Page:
Please Help With Batter Amounts...

Decorating By Jasmine33 Updated 16 Aug 2008 , 5:43pm by kakeladi

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Jasmine33 Posted 16 Aug 2008 , 5:03pm
post #1 of 7

...okay, so this is concerning party cakes.

I am getting conflicting info and wondering what the standard really is. On the site ,

I get this info:

8" round

# of serving for 2 layers = 20,

cups of batter needed for 1 layer, 2 inches = 3 1/2

Okay so 2 make a 2 layer round 8 inch cake I need 7 cups of batter.

But the wilton 8 inch pans I have say to use 3 cups of batter for each cake! That would be 6 cups. So which is it? 6 cups or 7 cups?

It says the 6 inch round would be 2 cups batter per layer.

Also I was noticing their 12x18 measurements. They say with 2 layers of that it feeds only 72 people. I though 1 layer would feed 48 people. Is this because of the way it has to be cut?

I found another site and yes she says this is for wedding cakes but I know wilton uses the same batter amount for wedding and party they just slice the wedding cakes into more pieces.

Anyhow this site says something completely different.

They say 3 cups of batter for 1 6 inch layer and 5 1/2 cups batter for 1 8 inch layer.

I figured I would stick with wiltons but like I said earlier their pans say 3 cups each for 8 inches and 3/ 1/2 cups online.


How many cups do you fill your 8 inch pans with? What about the 6 inches?

WHat about your 1/4 sheets? (I know generally it is double 1 8 inch pan.)

Thanx for any help.

6 replies
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kakeladi Posted 16 Aug 2008 , 5:22pm
post #2 of 7

It is soooooooo messy to measure batter by cupsicon_sad.gif
A 1/2 cup difference isn't going to make a big differece in the finished cakeicon_sad.gif
Do you use cake mixes? It's easy to figure that....

For each 8x2" round you use about 2/3rd of one mix so for a 2 layer cake you use 1 1/2 mixes.
You can get three 6" rounds from one mix.

Another way to determine if you have enough batter in a pan is to fill them 2/3rds full.

Still another way to know how much is to fill the pan 2/3rds full w/water then pour that into a measuring cup. Make notations - maybe w/a permanant marker on the bottom or side of the pan so you remember it.

Don't call you pan a '1/4' or '1/2' sheet. Instead tell us what size the pan is. There are many people who use a 11x7 as their 1/4; others use a 12x8 and others still use a 9x13.
A 12x8 is the proper size - it matches the 1/4 sheet cakeboard & box just righticon_smile.gif That size uses one cake mix.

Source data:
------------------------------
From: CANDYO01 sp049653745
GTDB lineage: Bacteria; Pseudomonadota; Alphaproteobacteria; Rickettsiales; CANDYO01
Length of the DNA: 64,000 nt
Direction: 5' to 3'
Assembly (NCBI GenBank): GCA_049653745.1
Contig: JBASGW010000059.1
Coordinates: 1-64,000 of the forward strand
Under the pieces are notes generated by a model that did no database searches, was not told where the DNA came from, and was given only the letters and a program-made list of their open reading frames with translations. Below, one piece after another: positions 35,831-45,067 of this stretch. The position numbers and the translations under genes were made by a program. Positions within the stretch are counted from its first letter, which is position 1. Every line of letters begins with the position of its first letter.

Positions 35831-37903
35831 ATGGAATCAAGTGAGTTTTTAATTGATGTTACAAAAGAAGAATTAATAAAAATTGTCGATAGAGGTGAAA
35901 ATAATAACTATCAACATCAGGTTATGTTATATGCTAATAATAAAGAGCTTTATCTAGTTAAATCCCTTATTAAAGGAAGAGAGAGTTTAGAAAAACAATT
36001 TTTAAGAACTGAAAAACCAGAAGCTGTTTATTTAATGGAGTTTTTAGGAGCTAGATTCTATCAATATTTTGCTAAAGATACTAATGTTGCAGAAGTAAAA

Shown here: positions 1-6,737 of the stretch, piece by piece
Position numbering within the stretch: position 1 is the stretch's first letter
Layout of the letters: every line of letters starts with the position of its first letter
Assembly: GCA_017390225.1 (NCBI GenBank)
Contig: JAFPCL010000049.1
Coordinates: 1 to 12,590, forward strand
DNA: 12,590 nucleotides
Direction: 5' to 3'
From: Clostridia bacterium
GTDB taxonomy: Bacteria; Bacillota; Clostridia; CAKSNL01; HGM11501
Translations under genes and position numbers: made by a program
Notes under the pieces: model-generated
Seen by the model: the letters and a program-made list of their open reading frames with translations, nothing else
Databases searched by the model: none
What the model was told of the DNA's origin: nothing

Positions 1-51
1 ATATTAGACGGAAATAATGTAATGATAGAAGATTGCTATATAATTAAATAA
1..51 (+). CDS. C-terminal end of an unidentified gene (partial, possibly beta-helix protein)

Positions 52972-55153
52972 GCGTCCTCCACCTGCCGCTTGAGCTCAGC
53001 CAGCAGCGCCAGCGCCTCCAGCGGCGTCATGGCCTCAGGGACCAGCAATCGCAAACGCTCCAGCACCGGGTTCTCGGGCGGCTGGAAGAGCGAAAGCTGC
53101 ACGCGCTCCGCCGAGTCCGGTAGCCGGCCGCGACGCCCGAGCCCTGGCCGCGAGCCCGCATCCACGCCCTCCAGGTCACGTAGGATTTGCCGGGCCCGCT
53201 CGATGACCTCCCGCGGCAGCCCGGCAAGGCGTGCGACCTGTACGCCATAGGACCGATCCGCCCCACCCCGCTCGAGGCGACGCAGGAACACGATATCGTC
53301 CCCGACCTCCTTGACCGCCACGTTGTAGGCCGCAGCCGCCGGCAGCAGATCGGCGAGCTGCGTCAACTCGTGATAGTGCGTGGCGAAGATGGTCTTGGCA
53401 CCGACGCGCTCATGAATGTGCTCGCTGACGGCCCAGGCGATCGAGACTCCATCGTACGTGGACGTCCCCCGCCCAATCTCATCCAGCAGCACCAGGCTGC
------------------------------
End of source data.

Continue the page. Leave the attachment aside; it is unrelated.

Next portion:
Oh BTW: An 8x4" round cake will serve 35-39, not the 20 you mentioned. This is based on a serving being 1"x2"x4" - which is the same amount of cake as a 2"x2"x2" serving.

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Jasmine33 Posted 16 Aug 2008 , 5:24pm
post #3 of 7

I am getting ready to read the rest of you message but just wanted to add in real quick, I bake from scratch.

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Jasmine33 Posted 16 Aug 2008 , 5:27pm
post #4 of 7

Yeah the wilton pan I have says 1/2 to 2/3 full. Well which is it? lol

I consider 1/4 sheet to be a 9x13 and a half a sheet to be 12x18. Thanx for your help. I think I should go measure with the water.

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kakeladi Posted 16 Aug 2008 , 5:30pm
post #5 of 7

You can fill 1/2 full but 2/3rds gives you a better chance of it baking up full enough. Some batters bake up/rise more than others.

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jibbies Posted 16 Aug 2008 , 5:32pm
post #6 of 7

Jasmine33 I quit trying to figure out the different charts, and just kept up with the amount that works with each pan and mix. With you being a scratch baker that would probably be your best route , because every mix does differently. I've read some people put one box mix in a 9x13 I put two full ones, no overflow. My cakes are also a true 2 inches deep. So keep track of batter type and amount for pan, write it down til you get the perfect amounts and post it on the inside of your cabinet door closest to where you mix.


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kakeladi Posted 16 Aug 2008 , 5:43pm
post #7 of 7

Jibbies suggestions are right onicon_smile.gif
As I mentioned above, each cake recipe or mix; each flavor rises differently.
I don't remember now exactly but there was once something on (I think) Betty Crocker's site about a certain flavor cake mix yielding X# of cups and a different flavor yielding less but they both bake up to the same heigth when baked in the same size pan.
It can also make a difference where you live; is it really humid or do you live at a high elevation? That effects how much batter you use and how it will turn out.
So you can see where a 1/2 cup differece can sometimes make a difference or not.

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